We’re only three months in with this series, and I’m already becoming more and more addicted to Netflix by the day. Oh well! *shrugs shoulders* At least it’s all for the greater good of finding even more inspiration to travel the world.
So here is your monthly dose of TV/movie-induced wanderlust courtesy of Netflix. Just don’t let the on-screen entertainment distract you too much from actually going out into the world and enjoying the best HD technology available: your very own eyes.
Food and travel go together like peanut butter and jelly. They’re like spaghetti and meatballs or tequila shots, limes and bad decisions. Ok, maybe that last one is just for the many people who have fallen under the trap of Jose Cuervo and his friends, but you get the idea. Travel and food are inseparable, and Netflix’s mini docu-series will leave you with terrible cravings for both of them. With each 55-minute episode, Netflix gives you a glimpse into the life of a different chef, each with his or her own truly unique and fascinating story. By the time you finish watching all six episodes of Chef’s Table, you’ll want to travel from country to country just to find these culinary geniuses and spoil your taste buds with their masterpieces.
An Idiot Abroad is not your average travel show that follows around a well-traveled and open-minded Anthony Bourdain type of guy. Instead, this show, brought to us courtesy of comedian Ricky Gervais, follows Karl, a simpleminded and actually kind of ignorant guy who doesn’t really like new and “strange” things. The result is a somewhat informative and wanderlust-inspiring show with hilarious commentary from a sometimes curious but mostly reluctant host who doesn’t seem to be enjoying his travels to the Seven Wonders of the World. Gervais describes the show as “one of the funniest and most expensive practical jokes” he’s ever done then adds, “I hope Karl hates every minute of it for my own enjoyment.” It’s a little mean, but like I said, the result is pretty great.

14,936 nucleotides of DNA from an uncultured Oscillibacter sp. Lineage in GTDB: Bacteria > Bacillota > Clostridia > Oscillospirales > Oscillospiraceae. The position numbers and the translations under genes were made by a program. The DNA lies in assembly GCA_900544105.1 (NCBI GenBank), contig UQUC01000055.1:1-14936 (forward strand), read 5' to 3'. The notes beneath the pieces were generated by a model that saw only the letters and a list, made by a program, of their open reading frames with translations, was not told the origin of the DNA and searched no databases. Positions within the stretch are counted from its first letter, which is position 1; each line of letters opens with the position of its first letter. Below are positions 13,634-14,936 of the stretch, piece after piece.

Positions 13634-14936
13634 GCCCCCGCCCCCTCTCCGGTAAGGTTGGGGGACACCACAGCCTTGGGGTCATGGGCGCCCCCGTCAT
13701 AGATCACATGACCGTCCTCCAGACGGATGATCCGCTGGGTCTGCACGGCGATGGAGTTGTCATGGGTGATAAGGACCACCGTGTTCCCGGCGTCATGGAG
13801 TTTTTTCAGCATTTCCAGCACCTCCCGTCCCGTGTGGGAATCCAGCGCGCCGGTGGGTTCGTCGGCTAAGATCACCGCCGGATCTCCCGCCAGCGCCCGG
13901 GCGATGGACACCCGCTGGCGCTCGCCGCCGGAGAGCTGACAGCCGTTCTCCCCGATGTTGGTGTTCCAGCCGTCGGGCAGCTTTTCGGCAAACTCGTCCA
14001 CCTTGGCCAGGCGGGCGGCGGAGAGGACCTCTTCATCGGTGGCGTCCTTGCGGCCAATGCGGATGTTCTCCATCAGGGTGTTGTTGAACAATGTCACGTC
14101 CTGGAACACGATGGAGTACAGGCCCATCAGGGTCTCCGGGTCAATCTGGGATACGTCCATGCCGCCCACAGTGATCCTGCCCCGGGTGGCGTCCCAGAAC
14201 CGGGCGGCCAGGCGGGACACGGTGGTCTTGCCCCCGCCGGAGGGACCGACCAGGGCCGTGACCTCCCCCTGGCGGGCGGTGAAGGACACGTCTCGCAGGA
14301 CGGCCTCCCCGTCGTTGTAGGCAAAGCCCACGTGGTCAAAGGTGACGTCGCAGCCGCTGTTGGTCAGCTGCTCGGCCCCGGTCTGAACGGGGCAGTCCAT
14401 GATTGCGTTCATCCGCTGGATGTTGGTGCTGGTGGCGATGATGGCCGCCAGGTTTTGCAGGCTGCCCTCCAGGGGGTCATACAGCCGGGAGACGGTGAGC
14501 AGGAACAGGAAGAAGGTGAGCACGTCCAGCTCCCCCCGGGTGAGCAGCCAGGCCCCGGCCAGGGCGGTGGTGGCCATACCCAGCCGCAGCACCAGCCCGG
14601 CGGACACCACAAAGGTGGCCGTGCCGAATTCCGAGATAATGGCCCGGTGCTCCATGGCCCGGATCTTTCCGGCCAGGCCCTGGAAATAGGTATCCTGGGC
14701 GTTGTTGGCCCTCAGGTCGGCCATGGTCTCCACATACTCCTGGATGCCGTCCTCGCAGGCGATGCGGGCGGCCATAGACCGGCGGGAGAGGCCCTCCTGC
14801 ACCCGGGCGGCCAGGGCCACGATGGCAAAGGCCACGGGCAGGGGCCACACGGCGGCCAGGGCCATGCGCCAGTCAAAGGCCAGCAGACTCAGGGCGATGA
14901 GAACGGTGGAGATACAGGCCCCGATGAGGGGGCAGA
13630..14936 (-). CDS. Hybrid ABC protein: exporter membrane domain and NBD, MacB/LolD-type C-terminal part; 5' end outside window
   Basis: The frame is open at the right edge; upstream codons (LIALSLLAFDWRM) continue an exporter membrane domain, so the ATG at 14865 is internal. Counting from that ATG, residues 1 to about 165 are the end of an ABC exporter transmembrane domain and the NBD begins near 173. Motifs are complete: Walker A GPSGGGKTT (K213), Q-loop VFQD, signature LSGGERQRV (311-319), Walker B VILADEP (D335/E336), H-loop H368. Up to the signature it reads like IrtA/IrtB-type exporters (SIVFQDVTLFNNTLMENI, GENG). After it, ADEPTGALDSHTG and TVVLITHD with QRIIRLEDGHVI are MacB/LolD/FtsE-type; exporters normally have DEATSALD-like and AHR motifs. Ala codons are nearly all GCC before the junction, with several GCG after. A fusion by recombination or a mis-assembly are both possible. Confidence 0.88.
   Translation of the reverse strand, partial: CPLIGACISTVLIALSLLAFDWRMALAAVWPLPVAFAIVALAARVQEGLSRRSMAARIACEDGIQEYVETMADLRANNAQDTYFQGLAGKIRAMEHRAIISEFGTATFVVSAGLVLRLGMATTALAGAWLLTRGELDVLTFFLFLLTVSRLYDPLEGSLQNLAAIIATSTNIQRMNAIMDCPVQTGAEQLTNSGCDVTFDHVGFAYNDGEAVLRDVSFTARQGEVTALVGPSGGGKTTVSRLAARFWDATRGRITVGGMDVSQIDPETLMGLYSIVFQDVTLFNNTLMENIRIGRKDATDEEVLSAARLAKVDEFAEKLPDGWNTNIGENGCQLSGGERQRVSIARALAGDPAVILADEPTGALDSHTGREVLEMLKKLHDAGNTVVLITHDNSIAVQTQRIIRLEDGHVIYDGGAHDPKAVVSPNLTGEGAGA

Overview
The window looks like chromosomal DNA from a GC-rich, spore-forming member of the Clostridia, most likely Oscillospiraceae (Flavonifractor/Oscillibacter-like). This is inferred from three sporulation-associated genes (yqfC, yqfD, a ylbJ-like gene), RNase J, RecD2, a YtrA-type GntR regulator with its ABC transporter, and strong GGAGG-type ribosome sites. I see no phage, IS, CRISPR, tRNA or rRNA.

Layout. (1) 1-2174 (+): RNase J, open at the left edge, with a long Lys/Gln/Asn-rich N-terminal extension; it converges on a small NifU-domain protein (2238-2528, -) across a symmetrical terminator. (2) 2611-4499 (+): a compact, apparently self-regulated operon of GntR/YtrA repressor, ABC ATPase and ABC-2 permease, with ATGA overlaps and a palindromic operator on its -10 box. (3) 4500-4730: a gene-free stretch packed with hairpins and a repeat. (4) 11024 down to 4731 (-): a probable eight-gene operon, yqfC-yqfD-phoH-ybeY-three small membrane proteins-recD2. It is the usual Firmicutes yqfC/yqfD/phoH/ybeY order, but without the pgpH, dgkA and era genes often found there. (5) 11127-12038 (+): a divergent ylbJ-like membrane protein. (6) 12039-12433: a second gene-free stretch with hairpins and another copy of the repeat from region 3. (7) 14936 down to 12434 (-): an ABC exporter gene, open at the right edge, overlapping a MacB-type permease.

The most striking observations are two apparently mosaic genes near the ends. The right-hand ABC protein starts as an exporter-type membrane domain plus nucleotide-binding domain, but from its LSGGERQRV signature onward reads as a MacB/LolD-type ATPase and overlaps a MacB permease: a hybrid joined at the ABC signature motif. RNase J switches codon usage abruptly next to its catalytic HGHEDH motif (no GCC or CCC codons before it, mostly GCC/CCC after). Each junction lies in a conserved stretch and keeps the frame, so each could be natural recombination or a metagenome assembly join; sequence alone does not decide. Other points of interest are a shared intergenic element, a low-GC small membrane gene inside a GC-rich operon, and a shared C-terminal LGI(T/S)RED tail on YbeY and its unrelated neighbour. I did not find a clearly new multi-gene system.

Reading the description of this movie, I thought it would motivate me to travel for reasons very different from what actually ended up inspiring me. Everybody’s Fine is all about Frank, a recently widowed father who decides to travel around the U.S. visiting his adult children who have been somewhat neglecting him. I thought Frank’s pit stops in places like Manhattan, Denver and Las Vegas along with his choice to travel by bus and train (my preferred mode of transportation) would fuel my wanderlust, but in the end it was the moral of the story that moved me.
Everybody’s Fine shows why it is so important to make an effort to keep in touch and maintain connections with the people we love, especially our aging parents. It’s a bit of a tearjerker at times, but it’s a sweet story that left me with an itch not only to travel but also to visit my friends and family around the world while I do so.